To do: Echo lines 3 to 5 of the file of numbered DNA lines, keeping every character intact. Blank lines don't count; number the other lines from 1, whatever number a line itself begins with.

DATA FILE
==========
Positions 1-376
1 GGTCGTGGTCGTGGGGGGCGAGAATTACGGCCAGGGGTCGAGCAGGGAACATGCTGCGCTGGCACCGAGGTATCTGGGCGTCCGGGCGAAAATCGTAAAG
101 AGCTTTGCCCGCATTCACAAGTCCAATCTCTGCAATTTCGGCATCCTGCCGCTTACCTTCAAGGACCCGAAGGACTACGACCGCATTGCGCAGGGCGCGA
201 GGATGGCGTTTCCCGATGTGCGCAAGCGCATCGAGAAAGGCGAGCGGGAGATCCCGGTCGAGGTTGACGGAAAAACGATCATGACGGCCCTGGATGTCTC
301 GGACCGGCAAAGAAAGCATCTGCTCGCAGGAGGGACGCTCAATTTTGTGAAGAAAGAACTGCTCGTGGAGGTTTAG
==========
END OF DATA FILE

101 AGCTTTGCCCGCATTCACAAGTCCAATCTCTGCAATTTCGGCATCCTGCCGCTTACCTTCAAGGACCCGAAGGACTACGACCGCATTGCGCAGGGCGCGA
201 GGATGGCGTTTCCCGATGTGCGCAAGCGCATCGAGAAAGGCGAGCGGGAGATCCCGGTCGAGGTTGACGGAAAAACGATCATGACGGCCCTGGATGTCTC
301 GGACCGGCAAAGAAAGCATCTGCTCGCAGGAGGGACGCTCAATTTTGTGAAGAAAGAACTGCTCGTGGAGGTTTAG